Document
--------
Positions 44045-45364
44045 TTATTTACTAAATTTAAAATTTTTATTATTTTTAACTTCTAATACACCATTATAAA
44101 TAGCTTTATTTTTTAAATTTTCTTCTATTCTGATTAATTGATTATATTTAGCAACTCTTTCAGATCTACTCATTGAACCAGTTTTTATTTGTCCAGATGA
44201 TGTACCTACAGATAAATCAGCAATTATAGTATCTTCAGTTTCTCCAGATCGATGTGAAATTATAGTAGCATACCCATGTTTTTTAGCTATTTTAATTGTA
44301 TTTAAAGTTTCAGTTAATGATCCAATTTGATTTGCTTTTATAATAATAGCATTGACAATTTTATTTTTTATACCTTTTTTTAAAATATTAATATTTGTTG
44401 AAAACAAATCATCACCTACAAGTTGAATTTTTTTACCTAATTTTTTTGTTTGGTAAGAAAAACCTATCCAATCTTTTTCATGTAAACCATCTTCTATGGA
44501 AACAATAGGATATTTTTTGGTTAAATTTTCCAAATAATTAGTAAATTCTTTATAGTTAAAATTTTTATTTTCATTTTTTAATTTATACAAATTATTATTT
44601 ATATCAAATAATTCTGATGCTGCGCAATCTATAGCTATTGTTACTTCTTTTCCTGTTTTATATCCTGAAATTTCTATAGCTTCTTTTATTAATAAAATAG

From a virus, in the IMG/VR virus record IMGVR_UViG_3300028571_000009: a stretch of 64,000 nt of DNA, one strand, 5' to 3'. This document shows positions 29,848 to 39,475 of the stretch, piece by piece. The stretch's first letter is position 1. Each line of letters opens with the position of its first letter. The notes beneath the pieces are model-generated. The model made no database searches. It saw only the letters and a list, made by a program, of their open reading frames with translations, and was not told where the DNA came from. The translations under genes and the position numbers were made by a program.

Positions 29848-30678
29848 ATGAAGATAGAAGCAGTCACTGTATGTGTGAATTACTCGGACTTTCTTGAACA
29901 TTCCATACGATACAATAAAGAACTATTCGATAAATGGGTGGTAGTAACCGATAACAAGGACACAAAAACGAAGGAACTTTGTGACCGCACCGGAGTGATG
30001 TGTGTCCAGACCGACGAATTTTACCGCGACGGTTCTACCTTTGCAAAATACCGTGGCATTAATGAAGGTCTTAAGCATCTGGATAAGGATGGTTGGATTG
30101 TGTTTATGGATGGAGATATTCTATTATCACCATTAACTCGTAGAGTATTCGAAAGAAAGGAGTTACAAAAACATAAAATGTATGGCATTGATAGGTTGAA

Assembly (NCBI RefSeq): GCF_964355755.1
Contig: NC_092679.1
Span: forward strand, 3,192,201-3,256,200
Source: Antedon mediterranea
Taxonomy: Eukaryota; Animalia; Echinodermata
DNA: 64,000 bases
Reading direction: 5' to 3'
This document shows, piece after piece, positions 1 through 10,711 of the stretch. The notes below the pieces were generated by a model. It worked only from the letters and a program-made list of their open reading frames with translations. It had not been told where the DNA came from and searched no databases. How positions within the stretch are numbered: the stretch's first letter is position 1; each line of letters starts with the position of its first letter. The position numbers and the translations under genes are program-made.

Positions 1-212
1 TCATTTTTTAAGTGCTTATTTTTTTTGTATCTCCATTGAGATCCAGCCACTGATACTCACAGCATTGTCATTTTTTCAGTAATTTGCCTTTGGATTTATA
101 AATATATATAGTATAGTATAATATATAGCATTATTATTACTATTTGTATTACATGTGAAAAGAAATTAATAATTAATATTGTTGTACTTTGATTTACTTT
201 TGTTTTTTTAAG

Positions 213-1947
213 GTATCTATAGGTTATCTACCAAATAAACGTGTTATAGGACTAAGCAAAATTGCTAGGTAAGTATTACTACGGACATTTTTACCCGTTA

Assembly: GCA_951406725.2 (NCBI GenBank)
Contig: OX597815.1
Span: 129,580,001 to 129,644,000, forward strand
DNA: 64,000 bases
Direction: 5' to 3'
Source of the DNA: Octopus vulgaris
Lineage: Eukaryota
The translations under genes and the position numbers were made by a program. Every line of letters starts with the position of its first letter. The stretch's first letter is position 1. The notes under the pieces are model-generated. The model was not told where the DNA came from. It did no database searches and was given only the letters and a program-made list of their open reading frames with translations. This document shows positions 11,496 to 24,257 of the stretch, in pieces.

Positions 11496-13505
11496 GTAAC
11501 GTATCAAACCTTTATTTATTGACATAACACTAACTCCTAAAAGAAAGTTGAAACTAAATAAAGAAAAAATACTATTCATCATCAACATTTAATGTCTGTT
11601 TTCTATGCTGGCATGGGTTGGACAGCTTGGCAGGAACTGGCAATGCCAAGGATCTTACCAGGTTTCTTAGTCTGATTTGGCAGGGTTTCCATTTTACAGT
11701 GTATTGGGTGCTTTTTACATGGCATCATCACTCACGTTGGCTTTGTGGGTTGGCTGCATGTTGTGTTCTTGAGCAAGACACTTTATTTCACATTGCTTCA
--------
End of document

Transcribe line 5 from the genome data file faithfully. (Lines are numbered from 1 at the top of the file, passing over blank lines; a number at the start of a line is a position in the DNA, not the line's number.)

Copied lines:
44301 TTTAAAGTTTCAGTTAATGATCCAATTTGATTTGCTTTTATAATAATAGCATTGACAATTTTATTTTTTATACCTTTTTTTAAAATATTAATATTTGTTG